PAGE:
The reviewed literature reveals that there is at least some aspect of CPS practice or policy undergoing change in almost all of the States. These changes are being undertaken at different levels. In some States, changes are occurring Statewide; in others, changes are limited to a specific locality; in still others changes are occurring at a number of demonstration sites. The literature clearly shows that change in the CPS system is being implemented throughout the Nation.
Some types of initiatives are found in several localities. These include:
- Introduction of family assessment or differential response systems;
- Creation or support of community-centered service delivery systems;
- Clearer delineation of the relationship between CPS and law enforcement;
- Increased collaboration between CPS agencies and alcohol and other drug (AOD) agencies; and,
- Development of collaboration between CPS agencies and domestic violence (DV) agencies.
Exhibit 2 presents an overview of the current status of demonstrations and initiatives among the States. Notes explaining the criteria used to include a State in this Exhibit are found in appendix D. (This list may be incomplete due to lags in publication or other types of documentation. The Final Report of the national study of CPS systems and reform efforts will include an updated summary.)
|Community Centered Services||CPS and Police||CPS and AOD||CPS and Domestic Violence|
|District of Columbia||X|
|Notes: See Appendix D for notes.|
Introduction of Family Assessment/Differential Response Systems
One of the most widely discussed reform initiatives in the literature is the introduction of family assessment procedures in place of, or in addition to, other investigation procedures (AHA, 1996; Christian, 1997; English, Wingard, Marshall, Orme, & Orme, 2000).
The descriptions of the models being implemented indicate that there are many different approaches under this rubric. For example, Minnesota, Missouri, Virginia, and Washington are piloting models in which the family receives either an investigation or a family assessment. In Florida, localities are conducting assessments of all families with reported incidents of maltreatment. Additional investigation activities are being performed on only those cases involving criminal proceedings. In Iowa, family assessments and investigations are being conducted on all cases. In contrast, North Dakota is conducting only family assessments.
States differ in the implications of a family receiving a family assessment. In Missouri and Virginia, children in families on the family assessment track cannot be found to be a victims of child maltreatment, and parents cannot be found to be a perpetrators. Furthermore, information on the parent is not placed in a central registry. North Dakota no longer establishes findings of substantiation, but maintains a registry. All cases are entered into the registry if there has been a determination that services are required.
In addition to describing their differential response initiatives, some States have published evaluations of their initiatives. Evaluations in Florida, Iowa, Missouri, and Virginia found the initiatives to be generally successful. The criteria for success have included a decrease in number of families receiving CPS investigations, an increase in the level of services for families, and no increase in the number of children kept safe (Center for the Study of Social Policy [CSSP], n.d., 1996a, 1996b, 1997; Hernandez & Barrett, 1996; Siegel & Loman, 1998; Virginia Department of Social Services, 1999; Wakeling, 1995, 1996). Some of the findings are highlighted below:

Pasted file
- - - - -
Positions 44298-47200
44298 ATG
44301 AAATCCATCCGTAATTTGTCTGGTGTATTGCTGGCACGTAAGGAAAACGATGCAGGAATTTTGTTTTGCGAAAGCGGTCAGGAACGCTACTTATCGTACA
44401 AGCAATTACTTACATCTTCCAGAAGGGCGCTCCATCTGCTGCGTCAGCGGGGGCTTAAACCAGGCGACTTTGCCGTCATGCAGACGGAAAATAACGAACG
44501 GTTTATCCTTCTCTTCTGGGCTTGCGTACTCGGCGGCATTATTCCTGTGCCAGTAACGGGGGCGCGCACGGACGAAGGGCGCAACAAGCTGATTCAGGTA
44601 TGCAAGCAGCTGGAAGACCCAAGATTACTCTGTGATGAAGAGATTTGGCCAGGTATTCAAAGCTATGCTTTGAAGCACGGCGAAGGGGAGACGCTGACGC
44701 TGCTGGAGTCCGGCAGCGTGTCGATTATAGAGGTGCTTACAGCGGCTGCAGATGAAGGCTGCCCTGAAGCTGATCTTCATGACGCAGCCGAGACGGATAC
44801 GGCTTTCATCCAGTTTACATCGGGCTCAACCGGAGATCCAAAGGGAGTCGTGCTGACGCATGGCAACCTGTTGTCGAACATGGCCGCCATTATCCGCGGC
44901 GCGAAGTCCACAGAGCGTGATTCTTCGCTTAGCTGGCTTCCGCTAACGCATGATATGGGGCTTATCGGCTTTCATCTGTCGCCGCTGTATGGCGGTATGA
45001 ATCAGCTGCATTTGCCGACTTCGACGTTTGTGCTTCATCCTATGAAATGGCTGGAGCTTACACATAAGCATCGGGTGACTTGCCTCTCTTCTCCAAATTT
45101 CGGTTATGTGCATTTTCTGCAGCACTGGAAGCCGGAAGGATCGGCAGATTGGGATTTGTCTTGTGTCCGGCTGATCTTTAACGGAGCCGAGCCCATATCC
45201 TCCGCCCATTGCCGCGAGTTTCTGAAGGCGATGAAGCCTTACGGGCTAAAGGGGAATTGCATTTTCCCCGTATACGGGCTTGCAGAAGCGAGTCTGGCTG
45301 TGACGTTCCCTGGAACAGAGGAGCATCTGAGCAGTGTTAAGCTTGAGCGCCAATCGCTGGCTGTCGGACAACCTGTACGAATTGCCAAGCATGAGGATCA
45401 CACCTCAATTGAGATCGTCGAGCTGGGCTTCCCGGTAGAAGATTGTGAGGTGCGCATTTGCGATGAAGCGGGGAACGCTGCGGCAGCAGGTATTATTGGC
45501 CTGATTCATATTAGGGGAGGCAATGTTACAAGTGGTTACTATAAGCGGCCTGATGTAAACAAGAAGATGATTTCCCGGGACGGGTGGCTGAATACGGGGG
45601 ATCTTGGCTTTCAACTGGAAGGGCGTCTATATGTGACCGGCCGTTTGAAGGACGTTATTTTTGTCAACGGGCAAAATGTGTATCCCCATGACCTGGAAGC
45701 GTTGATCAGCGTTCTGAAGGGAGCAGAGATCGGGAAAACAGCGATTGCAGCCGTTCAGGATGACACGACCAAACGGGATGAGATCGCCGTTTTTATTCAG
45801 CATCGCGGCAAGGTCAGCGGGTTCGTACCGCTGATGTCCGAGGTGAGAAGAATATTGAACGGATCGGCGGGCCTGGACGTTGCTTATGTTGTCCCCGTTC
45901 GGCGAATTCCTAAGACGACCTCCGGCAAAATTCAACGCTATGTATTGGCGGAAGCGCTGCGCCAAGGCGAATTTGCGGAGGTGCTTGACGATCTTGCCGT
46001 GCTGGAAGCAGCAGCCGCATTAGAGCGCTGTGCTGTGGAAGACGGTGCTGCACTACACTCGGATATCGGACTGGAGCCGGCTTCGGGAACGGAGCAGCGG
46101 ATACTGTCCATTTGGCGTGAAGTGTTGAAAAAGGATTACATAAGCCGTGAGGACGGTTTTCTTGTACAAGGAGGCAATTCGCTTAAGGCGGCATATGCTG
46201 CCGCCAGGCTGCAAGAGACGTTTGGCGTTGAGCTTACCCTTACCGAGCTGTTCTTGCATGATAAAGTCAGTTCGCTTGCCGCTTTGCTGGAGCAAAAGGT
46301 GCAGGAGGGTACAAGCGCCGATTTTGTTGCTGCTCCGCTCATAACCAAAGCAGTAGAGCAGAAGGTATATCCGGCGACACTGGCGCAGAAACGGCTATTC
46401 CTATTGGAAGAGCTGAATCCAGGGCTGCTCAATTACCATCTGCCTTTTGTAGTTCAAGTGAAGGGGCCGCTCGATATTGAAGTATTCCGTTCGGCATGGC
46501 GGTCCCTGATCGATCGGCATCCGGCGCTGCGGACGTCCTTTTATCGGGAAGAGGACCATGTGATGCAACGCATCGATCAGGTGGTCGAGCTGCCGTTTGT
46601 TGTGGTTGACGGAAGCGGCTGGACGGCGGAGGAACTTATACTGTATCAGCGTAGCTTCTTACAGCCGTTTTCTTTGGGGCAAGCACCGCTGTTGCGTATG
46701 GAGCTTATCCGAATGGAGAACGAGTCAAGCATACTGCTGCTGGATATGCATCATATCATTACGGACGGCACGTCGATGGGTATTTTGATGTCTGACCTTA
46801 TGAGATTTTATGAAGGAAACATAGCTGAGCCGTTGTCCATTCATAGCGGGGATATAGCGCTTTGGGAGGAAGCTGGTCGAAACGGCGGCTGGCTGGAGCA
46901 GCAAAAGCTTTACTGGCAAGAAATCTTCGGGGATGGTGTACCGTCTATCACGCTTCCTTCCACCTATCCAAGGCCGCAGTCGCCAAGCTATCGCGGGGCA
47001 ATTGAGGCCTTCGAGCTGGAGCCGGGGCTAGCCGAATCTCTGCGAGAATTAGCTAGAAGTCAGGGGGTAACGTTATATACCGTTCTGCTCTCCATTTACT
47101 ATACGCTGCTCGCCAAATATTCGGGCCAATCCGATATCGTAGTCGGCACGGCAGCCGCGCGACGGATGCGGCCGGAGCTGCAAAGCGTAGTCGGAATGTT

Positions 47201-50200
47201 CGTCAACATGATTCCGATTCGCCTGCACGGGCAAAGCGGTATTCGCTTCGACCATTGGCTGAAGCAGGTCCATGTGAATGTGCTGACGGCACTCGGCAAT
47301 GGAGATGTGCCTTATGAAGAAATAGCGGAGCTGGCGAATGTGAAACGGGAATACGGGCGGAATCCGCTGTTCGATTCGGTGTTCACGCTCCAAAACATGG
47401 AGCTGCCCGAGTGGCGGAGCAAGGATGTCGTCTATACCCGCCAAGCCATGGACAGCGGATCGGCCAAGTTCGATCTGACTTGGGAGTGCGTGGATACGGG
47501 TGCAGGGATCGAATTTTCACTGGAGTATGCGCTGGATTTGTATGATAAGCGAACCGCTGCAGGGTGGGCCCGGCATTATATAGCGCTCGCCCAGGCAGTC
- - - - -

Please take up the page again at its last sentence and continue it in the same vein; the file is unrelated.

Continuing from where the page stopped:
- The number of families investigated with resulting identifications on central registries decreased. In Missouri's and Virginia's pilot counties, only a minority of reports that would formerly have been investigated were investigated under their new systems, 33 percent and 27 percent respectively (Siegel & Loman, 1998; Virginia State Department of Social Services, 1999). In Iowa, only 16 percent of all reports in the assessment counties were considered significant and placed on the child abuse registry, compared to 32 percent of reports in the non-pilot counties (CSSP, n.d.).
- The duration of family involvement with CPS also decreased. In Florida, case duration in the pilot counties was 56 days compared to 72 days in other counties, a 22-percent decline, (Hernandez & Barrett, 1996). In Missouri, families experienced a 15-percent decline in the number of days they were involved with the agencies between 1993 and 1997 (Siegel & Loman, 1998).
- The use of community services increased for families in pilot projects. In Florida, the use of community-based services increased by 11 percent (Hernandez & Barrett, 1996). In Missouri, 25 percent of families in pilot counties received community services, as opposed to 20 percent in comparison counties (Siegel & Loman, 1998).
- Child safety was not compromised in the pilot sites. Researchers in Iowa, Virginia, and Missouri all reported positive child safety outcomes. However, only the Missouri evaluation provided any quantitative outcome data. Researchers reported a 2-percent decrease in the frequency of repeated child abuse and neglect reports in the pilot counties compared to the non-pilot counties (CSSP, n.d.; Hernandez & Barrett, 1996; Siegel & Loman, 1998). English et al. (2000) offer a cautionary tale from Washington State. They found that the risk level and severity of some of the referrals to the family assessment track were inappropriately high. They also noted that the rates of re-referral were similar for families who did and did not engage in the assessment process.
While generally reporting positive results from the reform initiatives, the evaluations also qualify the level of benefits accruing from the reform initiatives. Hernandez and Barrett (1996) report that, in Florida, the better outcomes occurred in sites with higher implementation levels. Burrell (1995) suggests that reform efforts in Missouri are hindered by a lack of service resources and staff training in new methods of service delivery.